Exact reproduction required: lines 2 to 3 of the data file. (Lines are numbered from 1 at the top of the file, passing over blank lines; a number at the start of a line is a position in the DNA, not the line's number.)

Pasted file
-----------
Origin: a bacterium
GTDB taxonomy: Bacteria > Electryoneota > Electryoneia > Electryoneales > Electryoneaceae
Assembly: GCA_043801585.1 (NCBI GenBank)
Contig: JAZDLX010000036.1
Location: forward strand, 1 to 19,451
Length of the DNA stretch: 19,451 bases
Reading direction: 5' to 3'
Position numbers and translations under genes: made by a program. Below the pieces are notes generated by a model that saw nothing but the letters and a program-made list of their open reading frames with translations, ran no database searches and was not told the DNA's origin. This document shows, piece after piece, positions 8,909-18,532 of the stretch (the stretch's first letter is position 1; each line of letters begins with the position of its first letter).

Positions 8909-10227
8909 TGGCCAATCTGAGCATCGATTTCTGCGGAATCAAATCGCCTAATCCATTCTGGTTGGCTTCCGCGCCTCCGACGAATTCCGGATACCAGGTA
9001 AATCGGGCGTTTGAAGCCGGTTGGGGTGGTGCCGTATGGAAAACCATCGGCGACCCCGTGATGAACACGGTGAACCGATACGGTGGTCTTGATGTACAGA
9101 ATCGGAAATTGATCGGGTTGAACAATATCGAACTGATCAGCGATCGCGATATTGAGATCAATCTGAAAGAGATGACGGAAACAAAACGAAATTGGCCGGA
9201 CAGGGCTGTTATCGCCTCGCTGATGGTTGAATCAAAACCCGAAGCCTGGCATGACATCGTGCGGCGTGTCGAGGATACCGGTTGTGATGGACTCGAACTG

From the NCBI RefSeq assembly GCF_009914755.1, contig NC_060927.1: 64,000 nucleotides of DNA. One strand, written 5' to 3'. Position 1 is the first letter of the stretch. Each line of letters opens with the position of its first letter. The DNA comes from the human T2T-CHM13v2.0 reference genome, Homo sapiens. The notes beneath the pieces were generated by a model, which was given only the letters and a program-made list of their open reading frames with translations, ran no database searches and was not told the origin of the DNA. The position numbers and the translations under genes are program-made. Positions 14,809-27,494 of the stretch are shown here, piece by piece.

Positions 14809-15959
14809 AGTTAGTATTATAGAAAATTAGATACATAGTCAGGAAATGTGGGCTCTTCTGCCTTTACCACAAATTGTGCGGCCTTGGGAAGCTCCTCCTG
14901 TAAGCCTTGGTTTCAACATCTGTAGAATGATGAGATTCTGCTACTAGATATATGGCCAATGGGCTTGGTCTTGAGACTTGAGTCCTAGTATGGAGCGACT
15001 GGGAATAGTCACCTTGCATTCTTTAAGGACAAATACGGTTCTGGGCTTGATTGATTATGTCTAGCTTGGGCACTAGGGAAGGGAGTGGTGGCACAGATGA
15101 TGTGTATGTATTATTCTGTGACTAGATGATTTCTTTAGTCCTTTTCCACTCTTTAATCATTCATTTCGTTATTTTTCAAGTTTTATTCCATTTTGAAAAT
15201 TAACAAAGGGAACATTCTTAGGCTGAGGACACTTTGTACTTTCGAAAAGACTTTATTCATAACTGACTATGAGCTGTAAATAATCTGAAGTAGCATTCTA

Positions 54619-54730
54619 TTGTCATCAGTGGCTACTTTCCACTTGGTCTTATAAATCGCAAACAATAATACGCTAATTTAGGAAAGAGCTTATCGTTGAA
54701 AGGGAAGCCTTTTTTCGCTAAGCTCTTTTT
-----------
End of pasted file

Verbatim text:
GTDB taxonomy: Bacteria > Electryoneota > Electryoneia > Electryoneales > Electryoneaceae
Assembly: GCA_043801585.1 (NCBI GenBank)